Wednesday, November 29, 2006

Do it yourself: How to service Leki trekking poles.



I recently discovered that water from this past summer’s rainy season seeped inside my trekking poles and never dried. The remaining water began to work it’s corrosive magic on the inside of the poles and the adjustment barrels became challenging to unlock and lock.

The following is a guide for servicing Leki brand trekking poles so they’ll be in top condition the next time you head outdoors. This is also a great primer for troubleshooting your poles in case you run into a problem on the trail.

Why Leki? Well, I just happen to use their poles and I love them. It doesn’t mean that other brands aren’t just as good. Please note, not all manufacturers use the same adjustment systems, so this recipe may not work for everyone. However, many other brands do use similar systems, and virtually every trekking pole on the market can be taken apart and serviced.

Therefore, use this as an excuse to familiarize yourself with your own trekking poles, whether they’re Leki brand or not. It always pays to know how your equipment works.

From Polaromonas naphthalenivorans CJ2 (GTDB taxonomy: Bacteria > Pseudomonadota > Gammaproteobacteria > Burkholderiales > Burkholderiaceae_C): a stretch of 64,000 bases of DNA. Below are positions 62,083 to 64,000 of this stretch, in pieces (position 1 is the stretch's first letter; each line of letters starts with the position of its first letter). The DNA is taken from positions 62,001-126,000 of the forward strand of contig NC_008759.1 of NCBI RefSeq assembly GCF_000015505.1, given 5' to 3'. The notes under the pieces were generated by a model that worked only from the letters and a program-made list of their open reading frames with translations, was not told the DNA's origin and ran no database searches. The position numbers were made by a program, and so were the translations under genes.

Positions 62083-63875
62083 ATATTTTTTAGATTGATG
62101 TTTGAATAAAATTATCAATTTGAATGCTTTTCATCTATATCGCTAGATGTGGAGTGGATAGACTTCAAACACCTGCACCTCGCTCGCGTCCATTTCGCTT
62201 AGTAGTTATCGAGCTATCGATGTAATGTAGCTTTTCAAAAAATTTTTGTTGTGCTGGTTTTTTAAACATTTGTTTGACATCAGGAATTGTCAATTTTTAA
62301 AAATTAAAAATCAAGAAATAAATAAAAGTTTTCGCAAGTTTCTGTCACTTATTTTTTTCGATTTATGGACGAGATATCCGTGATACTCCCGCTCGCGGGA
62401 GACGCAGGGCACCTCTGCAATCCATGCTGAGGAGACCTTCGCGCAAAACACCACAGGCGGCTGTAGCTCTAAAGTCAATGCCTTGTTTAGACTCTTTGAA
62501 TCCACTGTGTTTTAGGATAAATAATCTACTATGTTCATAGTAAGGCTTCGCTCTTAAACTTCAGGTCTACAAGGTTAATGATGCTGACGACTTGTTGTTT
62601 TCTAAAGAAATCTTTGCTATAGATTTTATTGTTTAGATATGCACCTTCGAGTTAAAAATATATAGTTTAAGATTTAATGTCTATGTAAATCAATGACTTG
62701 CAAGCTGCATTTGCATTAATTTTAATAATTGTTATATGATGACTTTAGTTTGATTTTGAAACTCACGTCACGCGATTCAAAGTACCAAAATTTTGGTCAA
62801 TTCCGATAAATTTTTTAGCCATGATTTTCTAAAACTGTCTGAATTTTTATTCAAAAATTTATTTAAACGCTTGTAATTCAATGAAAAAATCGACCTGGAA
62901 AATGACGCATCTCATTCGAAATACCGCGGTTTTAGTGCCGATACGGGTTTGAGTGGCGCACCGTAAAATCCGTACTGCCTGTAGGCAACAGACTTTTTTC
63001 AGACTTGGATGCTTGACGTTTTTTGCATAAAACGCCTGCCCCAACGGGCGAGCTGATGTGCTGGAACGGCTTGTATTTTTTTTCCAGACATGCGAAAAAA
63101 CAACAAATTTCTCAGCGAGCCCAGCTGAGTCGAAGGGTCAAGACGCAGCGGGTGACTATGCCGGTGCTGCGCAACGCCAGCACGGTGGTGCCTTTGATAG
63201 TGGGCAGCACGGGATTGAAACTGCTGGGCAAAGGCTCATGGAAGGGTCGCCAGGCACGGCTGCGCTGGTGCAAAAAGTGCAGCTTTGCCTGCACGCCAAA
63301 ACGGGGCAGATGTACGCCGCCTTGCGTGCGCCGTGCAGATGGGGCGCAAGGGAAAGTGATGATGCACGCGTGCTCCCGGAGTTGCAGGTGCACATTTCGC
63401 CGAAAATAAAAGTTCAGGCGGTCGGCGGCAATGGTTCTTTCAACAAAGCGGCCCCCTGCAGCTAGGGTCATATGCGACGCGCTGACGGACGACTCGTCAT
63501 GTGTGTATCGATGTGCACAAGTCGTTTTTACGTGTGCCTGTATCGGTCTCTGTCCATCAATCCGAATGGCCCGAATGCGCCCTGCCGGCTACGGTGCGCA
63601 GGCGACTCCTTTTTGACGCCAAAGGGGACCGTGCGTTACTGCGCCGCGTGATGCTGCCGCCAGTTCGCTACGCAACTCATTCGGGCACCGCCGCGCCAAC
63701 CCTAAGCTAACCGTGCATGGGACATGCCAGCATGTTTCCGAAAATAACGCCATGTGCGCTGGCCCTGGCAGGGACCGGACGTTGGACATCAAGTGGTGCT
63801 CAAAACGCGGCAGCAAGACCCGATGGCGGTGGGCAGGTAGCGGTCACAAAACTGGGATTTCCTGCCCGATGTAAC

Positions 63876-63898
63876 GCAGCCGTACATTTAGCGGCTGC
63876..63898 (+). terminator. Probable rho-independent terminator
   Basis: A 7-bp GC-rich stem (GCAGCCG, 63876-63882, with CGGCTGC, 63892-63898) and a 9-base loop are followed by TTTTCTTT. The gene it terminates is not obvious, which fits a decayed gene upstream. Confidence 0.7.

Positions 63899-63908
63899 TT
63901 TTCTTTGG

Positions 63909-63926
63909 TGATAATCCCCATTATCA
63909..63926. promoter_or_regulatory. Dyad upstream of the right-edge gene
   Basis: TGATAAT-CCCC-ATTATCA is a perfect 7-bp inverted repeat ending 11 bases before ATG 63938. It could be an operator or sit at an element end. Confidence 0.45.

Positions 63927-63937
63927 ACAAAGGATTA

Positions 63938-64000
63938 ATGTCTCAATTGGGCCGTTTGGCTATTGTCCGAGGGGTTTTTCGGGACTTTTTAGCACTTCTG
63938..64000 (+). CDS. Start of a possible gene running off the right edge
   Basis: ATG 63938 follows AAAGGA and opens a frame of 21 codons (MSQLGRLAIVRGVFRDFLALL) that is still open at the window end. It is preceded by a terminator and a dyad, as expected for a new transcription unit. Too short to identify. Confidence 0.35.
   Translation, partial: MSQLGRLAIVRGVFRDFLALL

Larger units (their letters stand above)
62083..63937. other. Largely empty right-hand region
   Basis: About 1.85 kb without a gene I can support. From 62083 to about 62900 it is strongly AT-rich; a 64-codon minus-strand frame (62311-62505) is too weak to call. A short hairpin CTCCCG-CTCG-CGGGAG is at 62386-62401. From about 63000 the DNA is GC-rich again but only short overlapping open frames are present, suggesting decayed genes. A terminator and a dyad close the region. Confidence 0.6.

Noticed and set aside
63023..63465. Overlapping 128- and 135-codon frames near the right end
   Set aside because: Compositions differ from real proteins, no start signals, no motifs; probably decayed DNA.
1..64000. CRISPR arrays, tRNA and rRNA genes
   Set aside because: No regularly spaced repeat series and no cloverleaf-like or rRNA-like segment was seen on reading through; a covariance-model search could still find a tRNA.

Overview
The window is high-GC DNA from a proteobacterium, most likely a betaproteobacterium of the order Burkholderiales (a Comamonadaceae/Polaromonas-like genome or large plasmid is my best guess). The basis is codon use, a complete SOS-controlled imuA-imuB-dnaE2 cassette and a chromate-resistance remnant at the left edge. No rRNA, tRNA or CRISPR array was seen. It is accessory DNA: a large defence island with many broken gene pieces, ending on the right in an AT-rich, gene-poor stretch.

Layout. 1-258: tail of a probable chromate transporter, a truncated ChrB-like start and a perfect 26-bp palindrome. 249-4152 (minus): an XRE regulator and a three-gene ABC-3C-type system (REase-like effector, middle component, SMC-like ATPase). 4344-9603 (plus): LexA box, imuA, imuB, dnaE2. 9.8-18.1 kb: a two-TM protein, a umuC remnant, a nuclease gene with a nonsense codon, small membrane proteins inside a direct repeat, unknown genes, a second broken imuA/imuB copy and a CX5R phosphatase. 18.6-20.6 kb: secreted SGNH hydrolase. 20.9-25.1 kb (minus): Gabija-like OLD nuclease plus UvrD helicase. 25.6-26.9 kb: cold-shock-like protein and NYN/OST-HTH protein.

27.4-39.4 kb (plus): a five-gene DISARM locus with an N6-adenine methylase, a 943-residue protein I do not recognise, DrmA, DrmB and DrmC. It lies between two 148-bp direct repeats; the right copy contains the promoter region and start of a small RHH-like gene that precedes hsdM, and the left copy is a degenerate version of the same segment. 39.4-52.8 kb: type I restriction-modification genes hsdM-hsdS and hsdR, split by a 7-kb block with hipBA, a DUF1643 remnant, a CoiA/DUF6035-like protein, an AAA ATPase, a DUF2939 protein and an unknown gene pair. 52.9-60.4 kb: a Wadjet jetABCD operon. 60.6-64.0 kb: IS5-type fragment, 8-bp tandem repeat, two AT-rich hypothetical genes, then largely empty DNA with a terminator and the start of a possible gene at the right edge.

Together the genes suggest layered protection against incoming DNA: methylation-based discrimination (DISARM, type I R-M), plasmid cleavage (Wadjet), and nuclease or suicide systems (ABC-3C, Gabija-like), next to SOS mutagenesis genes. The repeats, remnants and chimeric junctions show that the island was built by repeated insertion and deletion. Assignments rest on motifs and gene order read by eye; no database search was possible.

You can also find more technical information diagrams and service information at the Leki website. Scroll down and click “Fix It On The Spot.”

Level of Difficulty: Easy

Required materials:
  • Trekking poles
  • Paper Towel or rag (For wiping moisture and corrosion)
  • Fine steel wool or brush (An old toothbrush works great)
  • Gnome
Step One:
Position your sticks.
I hope that your gnome will be more helpful than ours.


Step Two:
Pull your poles apart.
Loosen each section of your pole by turning. (The right section should spin toward you if positioned like the photo). Pull past the “Stop Max” line and give a quick pull. The section should pull out completely with the expanding system attached. Leki also calls the expander the ELS. (Easy Lock System). If you can’t find the expander then see the trouble shooting section below.




Step Three.
Unscrew the expander.
Turn toward you according to the photo. You’ll see the expander begin to separate. If you can't unscrew the expander then it's probably jammed. This is the number one reason that trekking poles don't tighten. You'll have to use a bit strength and finesse to get it loose. (Proceeding to step four and trying to muscle the orange piece often works).


Step Four.
Remove the expander.
Leave the little orange piece, and spin it up and down the screw to access all of the threads.




Step Five.
Clean.
Give each pole section a thorough rub-down with a rag to remove excess dirt. Be sure to wipe off any corrosion. Fine steel wool or an old toothbrush does a nice job of restoring the threads to their original shine.